Twenty years ago, a store called Bop opened its doors in Madison, Wis. Store founder Martha Graettinger thought the city’s residents—in particular, the students at the nearby University of Wisconsin, many of whom hailed from major metropolitan areas and outside the Midwest—were in need of a contemporary fashion boutique, according to The Badger Herald.
The store didn’t stay solely a college town boutique for long. Bop’s contemporary fashion and curated designer selection soon landed on a website aptly named Shopbop.com. Since then, Shopbop has exploded beyond what Bop’s founders could have originally predicted: It’s become a leading ecommerce destination for women’s fashion, competing with the likes of FarFetch, Net-a-Porter and Yoox. Acquired by Amazon in 2006, it has grown to carry over 1,000 designers and brands and is available for shoppers in 180 countries. That original store in Madison remained in operation until 2014, even if the majority of Shopbop’s worldwide customers didn’t know it existed. (Today, many of the brand’s operations are still headquartered in Madison, including fulfillment, customer service and technology.)
But for its 20th anniversary, Shopbop is returning to its brick and mortar roots with the opening of its first pop-up store in New York. The store, settled on the corner of Mercer and Spring streets in Soho, opened on Friday (which also happened to be the first day of New York Fashion Week) and runs through Sept. 22. It’s one of a number of efforts the store has launched for its milestone anniversary.
Of these celebrations, the pop-up is undoubtedly the most prominent. Shopbop brand president Shira Suveyke said the company wanted to do something big for the customer who made its 20th birthday possible. That customer, of course, will be attending New York Fashion Week in droves, and making this experience especially felt like “a natural thing, to celebrate this relationship that Shopbop has fostered with its customer,” explained Suveyke.
The pop-up also presents an opportunity for Shopbop to connect in-person with customers who have only ever experienced the brand online. Through the pop-up’s first weekend, jewelry designer Zoë Chicco hosted a “jewelry party” with engraving. On Saturday, Emma Grede, who co-founded denim brand Good American with Khloé Kardashian, hosted a Q&A. Shoppers can sign up for fitness and mediation classes that will occur in the space; parties with gifts from brands like Levi’s and Tory Burch; and styling sessions with fashion editors and members of Shopbop’s own team. For those who can’t make it in person, the pop-up’s product assortment will also exist in a standalone page online.
“We wanted to get closer to our customer,” said Suveyke. “It’s important that we be where she is, whether that’s through a digital channel, social channel or an experience in person. We knew that there was an opportunity to create this very customer-centric experience that would allow our customers to experience the Shopbop lifestyle in person, for us to be able to have a different dialogue with her through daily activations and programming, bringing her into our world in a different way. It felt like the right moment to give that experience to our customer.”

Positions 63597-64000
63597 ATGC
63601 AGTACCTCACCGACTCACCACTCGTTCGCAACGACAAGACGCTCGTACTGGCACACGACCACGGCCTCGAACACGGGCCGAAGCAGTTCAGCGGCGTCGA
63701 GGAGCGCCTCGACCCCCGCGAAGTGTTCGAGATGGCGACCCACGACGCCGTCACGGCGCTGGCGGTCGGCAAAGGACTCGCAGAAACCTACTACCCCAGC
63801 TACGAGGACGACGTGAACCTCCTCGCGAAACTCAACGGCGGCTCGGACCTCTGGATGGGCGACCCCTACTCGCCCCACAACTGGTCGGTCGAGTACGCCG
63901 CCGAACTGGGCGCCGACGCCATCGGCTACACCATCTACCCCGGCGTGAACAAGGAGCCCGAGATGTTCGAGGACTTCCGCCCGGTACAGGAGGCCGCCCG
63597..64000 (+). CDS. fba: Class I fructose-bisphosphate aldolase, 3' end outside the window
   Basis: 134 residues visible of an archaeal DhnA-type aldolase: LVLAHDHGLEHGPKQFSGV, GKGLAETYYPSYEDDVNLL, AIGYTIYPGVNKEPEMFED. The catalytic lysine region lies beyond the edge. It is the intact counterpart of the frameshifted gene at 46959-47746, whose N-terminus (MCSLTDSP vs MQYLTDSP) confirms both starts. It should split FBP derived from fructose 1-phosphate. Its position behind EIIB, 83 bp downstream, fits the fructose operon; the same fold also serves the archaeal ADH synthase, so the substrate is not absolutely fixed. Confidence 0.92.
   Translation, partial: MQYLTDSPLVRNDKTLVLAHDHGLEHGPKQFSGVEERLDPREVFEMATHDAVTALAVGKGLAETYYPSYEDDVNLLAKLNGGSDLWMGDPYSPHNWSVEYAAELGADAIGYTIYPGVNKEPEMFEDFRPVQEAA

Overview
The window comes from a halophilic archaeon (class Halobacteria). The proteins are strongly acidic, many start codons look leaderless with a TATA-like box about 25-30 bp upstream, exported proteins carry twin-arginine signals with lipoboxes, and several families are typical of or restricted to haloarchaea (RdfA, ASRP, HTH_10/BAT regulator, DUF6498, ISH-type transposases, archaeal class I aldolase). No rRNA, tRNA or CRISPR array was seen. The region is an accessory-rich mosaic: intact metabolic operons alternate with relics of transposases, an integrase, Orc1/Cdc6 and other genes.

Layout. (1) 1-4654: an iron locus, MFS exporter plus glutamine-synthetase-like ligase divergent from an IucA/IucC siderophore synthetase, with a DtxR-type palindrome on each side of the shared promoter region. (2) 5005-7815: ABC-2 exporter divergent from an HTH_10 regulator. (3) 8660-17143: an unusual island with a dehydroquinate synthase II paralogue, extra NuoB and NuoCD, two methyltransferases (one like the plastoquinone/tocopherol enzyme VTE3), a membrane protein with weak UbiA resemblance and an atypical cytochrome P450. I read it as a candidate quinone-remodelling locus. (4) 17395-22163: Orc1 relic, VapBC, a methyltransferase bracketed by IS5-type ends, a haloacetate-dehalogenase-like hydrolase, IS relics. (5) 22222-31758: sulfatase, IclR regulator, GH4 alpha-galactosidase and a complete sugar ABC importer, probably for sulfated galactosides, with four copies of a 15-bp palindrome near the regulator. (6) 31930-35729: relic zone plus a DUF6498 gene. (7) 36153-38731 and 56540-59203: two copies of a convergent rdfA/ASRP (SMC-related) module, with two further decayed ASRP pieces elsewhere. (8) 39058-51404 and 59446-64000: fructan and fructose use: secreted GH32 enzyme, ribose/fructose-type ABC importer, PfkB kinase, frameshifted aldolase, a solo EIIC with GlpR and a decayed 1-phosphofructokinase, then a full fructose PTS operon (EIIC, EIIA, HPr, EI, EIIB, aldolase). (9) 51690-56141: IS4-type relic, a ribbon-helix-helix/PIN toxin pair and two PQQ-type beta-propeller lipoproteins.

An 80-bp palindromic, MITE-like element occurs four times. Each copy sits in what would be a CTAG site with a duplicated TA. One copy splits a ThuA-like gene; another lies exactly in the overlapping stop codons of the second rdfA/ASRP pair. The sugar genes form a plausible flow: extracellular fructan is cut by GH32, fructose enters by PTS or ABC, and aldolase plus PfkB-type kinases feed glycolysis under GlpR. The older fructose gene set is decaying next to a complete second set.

It’s an endless stream of in-person experiences for a store whose innovations have primarily come in the digital sphere. According to Suveyke, the brand has published daily content since 2011, when the store first expanded internationally. And thanks to parent company Amazon, the store has also long offered free two-day shipping for Prime members. (Amazon’s purchase of Shopbop marked one of its first major forays into fashion, which has exploded since the ramping up of Amazon Fashion on the company’s hero website.)
But just as important as the tech innovations, Suveyke said, is keeping the brand’s product assortment current and cutting edge, a sentiment that is reflected in not only the products available at the pop-up, but also the decor and programming.
That fashion-focused outlook is reflected in other activations happening for the 20th anniversary: Along with the pop-up, Shopbop is also dropping #StyleSupport, a campaign centered on the fashion-centric conversations people have in their everyday lives; the campaign will appear in emails, on social media, in out-of-home and on Shopbop’s website. It’s also dropping a 20-piece capsule collection that users can shop in-store and online.
This focus has been an essential component of Shopbop’s longevity, said Suveyke—and something that’s apparent in the pop-up’s programming line-up, too.
“Trends have come and gone over the years,” she added. “What’s key is that our fashion and buying teams are in the market, tirelessly looking for the upcoming trends and emerging designers to be sure our product feels innovative and create[s] that perfect discovery experience for the customer.”
Fans of that original Bop store may hope to see remnants of the space in Shopbop’s first brick-and-mortar concept since its closing. But despite the fact that the pop-up is being done in conjunction with the brand’s 20th anniversary, Suveyke said that the pop-up is less about the brand’s past and more about its present.
“Our roots, starting with the Bop store are so important to our history,” she said. “But it’s not what this pop-up is about. This pop-up is about creating the experience for our customer now and celebrating with her now.”